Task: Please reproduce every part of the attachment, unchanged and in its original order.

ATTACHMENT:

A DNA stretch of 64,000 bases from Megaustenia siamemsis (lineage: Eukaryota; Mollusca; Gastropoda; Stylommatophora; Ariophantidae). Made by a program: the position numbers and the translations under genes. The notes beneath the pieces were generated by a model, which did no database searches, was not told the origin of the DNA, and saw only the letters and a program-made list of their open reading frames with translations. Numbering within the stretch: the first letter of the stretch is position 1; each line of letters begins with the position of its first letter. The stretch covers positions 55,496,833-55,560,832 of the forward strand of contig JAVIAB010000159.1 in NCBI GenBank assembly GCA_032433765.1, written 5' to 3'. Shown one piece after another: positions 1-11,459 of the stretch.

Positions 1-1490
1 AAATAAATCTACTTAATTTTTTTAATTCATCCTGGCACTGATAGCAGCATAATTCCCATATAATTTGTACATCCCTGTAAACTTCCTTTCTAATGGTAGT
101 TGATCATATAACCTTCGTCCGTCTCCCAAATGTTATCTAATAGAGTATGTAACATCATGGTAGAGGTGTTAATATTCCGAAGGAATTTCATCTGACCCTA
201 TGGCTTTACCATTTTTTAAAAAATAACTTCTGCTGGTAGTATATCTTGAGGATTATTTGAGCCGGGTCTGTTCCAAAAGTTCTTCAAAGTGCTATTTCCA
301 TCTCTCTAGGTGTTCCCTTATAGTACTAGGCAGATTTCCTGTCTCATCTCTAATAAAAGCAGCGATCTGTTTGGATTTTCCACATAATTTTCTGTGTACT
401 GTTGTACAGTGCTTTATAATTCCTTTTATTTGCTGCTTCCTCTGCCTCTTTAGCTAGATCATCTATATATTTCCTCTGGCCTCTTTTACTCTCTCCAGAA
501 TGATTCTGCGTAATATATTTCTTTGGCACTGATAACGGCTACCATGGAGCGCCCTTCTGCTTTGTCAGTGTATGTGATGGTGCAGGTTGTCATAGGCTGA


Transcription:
A DNA stretch of 64,000 bases from Megaustenia siamemsis (lineage: Eukaryota; Mollusca; Gastropoda; Stylommatophora; Ariophantidae). Made by a program: the position numbers and the translations under genes. The notes beneath the pieces were generated by a model, which did no database searches, was not told the origin of the DNA, and saw only the letters and a program-made list of their open reading frames with translations. Numbering within the stretch: the first letter of the stretch is position 1; each line of letters begins with the position of its first letter. The stretch covers positions 55,496,833-55,560,832 of the forward strand of contig JAVIAB010000159.1 in NCBI GenBank assembly GCA_032433765.1, written 5' to 3'. Shown one piece after another: positions 1-11,459 of the stretch.

Positions 1-1490
1 AAATAAATCTACTTAATTTTTTTAATTCATCCTGGCACTGATAGCAGCATAATTCCCATATAATTTGTACATCCCTGTAAACTTCCTTTCTAATGGTAGT
101 TGATCATATAACCTTCGTCCGTCTCCCAAATGTTATCTAATAGAGTATGTAACATCATGGTAGAGGTGTTAATATTCCGAAGGAATTTCATCTGACCCTA
201 TGGCTTTACCATTTTTTAAAAAATAACTTCTGCTGGTAGTATATCTTGAGGATTATTTGAGCCGGGTCTGTTCCAAAAGTTCTTCAAAGTGCTATTTCCA
301 TCTCTCTAGGTGTTCCCTTATAGTACTAGGCAGATTTCCTGTCTCATCTCTAATAAAAGCAGCGATCTGTTTGGATTTTCCACATAATTTTCTGTGTACT
401 GTTGTACAGTGCTTTATAATTCCTTTTATTTGCTGCTTCCTCTGCCTCTTTAGCTAGATCATCTATATATTTCCTCTGGCCTCTTTTACTCTCTCCAGAA
501 TGATTCTGCGTAATATATTTCTTTGGCACTGATAACGGCTACCATGGAGCGCCCTTCTGCTTTGTCAGTGTATGTGATGGTGCAGGTTGTCATAGGCTGA